During a wildfire, thousands of embers can rain down on your home and property like hail during a storm. If these embers land in receptive fuels or become lodged in something easily ignited on or near your house, the home may be in jeopardy of burning. This area is commonly referred to as the Home Ignition Zone

Embers coming into contact with flammable material is a major reason why homes are destroyed during a wildfire. Common materials that become embers during wildfire include palm fronds, branches, tree bark, and native vegetation. Depending on fire intensity, wind speed, and the size of materials that are burning, embers can be carried more than a mile ahead of the fire. Consequently, even homes located blocks away from the actual flame front are vulnerable to ignition and complete destruction. By being ember aware and taking action ahead of time, a homeowner can substantially reduce the ember threat. 

Utilizing City staff and certified volunteers, the city offers no-cost, no-obligation Home Wildfire Assessments to assist residents by providing recommendations for hardening their homes against flying embers.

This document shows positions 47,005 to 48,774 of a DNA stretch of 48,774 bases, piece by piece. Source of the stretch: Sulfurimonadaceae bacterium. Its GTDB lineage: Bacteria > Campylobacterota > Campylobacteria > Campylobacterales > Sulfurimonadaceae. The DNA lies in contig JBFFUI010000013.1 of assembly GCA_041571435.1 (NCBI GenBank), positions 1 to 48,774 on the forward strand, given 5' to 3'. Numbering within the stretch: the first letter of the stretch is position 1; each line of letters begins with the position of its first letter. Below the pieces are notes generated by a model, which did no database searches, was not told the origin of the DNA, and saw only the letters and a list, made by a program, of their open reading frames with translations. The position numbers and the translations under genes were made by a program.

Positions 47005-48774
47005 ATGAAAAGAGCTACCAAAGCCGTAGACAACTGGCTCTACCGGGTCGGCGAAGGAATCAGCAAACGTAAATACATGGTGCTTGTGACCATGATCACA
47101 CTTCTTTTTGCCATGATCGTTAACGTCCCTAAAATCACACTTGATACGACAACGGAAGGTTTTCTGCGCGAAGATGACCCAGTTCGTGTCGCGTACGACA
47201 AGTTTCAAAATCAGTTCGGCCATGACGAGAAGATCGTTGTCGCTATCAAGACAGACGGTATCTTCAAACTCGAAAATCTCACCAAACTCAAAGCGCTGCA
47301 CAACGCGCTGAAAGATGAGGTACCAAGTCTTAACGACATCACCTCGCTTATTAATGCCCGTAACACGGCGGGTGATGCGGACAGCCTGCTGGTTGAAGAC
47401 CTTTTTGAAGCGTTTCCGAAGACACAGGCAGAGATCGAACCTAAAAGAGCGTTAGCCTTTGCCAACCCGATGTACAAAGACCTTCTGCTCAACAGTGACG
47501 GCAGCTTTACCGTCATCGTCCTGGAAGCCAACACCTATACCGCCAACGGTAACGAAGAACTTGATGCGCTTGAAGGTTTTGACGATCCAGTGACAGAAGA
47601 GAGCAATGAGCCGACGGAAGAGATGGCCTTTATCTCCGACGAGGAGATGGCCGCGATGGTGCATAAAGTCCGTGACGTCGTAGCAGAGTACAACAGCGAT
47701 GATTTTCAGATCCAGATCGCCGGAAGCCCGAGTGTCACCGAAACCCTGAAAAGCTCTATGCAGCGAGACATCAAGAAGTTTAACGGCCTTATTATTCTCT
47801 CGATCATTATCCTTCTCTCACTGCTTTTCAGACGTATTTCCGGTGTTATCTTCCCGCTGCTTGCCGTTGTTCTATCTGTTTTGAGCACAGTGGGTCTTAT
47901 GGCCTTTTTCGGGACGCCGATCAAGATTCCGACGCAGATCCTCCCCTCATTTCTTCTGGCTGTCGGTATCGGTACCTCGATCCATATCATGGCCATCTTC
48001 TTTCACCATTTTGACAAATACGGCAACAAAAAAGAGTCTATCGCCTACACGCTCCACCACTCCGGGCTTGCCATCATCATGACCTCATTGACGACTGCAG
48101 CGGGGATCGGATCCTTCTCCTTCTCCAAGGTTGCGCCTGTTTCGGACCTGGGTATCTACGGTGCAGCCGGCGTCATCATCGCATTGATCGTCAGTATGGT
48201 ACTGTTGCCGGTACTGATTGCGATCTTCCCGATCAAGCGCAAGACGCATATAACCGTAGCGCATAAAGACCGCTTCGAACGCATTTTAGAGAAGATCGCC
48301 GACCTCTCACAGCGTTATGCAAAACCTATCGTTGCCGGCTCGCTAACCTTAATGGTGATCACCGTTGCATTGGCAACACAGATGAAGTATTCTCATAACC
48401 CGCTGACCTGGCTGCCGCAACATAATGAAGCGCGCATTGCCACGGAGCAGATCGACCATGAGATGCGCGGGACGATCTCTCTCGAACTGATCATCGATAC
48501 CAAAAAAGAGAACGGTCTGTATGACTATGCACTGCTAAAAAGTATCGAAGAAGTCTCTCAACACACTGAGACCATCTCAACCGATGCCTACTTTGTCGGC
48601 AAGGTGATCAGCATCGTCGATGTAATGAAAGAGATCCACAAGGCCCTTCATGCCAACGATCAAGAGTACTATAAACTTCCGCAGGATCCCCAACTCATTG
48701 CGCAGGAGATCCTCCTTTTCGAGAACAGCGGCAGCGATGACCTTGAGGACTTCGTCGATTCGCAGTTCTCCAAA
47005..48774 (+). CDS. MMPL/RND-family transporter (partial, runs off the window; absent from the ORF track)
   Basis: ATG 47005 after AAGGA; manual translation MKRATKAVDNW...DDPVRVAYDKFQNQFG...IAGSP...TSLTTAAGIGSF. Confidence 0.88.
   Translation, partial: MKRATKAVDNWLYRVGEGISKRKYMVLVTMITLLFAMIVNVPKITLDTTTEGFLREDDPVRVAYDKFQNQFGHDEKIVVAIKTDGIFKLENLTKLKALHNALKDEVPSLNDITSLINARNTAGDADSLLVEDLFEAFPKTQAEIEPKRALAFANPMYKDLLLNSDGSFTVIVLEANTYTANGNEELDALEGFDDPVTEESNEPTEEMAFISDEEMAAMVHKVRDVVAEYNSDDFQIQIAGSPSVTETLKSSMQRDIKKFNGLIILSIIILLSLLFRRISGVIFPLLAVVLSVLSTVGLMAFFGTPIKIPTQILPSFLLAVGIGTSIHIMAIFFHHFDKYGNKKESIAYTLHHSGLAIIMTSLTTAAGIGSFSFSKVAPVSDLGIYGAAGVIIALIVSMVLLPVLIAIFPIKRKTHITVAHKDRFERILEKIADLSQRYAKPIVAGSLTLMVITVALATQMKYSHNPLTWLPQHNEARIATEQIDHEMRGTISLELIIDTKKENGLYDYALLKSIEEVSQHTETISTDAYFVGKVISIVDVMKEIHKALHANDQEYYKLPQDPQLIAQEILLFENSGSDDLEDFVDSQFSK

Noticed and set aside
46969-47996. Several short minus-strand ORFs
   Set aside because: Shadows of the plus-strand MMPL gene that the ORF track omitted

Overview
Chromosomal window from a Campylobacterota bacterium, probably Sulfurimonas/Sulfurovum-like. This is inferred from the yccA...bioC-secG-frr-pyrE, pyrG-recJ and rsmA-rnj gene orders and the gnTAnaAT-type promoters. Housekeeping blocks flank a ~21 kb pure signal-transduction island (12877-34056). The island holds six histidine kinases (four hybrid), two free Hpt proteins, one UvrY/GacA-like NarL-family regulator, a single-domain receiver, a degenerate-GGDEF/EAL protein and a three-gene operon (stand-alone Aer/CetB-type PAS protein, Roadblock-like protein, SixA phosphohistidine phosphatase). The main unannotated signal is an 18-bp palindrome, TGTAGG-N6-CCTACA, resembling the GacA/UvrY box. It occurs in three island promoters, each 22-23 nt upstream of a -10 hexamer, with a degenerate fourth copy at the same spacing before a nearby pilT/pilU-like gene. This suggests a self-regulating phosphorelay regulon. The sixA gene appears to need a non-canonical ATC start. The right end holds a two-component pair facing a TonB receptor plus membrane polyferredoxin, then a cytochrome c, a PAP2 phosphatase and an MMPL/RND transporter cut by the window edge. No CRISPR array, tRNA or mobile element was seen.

Visit the online scheduling system to set an appointment for your home assessment. 

Watch a video on how your home could survive a wildfire from the National Fire Protection Association (NFPA). In the video, Dr. Jack Cohen, Fire Science Researcher with the USDA Forest Service, explains current research about how homes ignite during wildfires, and the actions that homeowners can take to help their home survive the impacts of flames and embers.


Thousands of homes in Malibu and the surrounding areas are in serious danger of destruction by fire because they are in the Wildland Urban Interface (WUI) where human development intermingles with forests, fields, and other wildlands. However, there are steps homeowners can take to reduce the chance of home ignition: 

  • Prune trees and vegetation away from the house, including vines or ivy 
  • Use fire-resistant building materials, such as brick, cement, masonry, or stucco, whenever possible 
  • Cover rain gutters to prevent the accumulation of pine needles, leaves, and roofing sand runoff 
  • Keep the area around, under, and over propane tanks clear of tree branches and leaves 
  • Embers are one of the greatest threats to your home during a wildfire - seal off eaves or other gaps that might allow embers to get into the interior of your home 
  • Do not use railroad ties for landscaping as they are extremely flammable and prone to re-ignition even after the initial fire 

For more information and helpful tips for steps, you can take to strengthen the fire safety of your home and property, visit DefensibleSpace.org.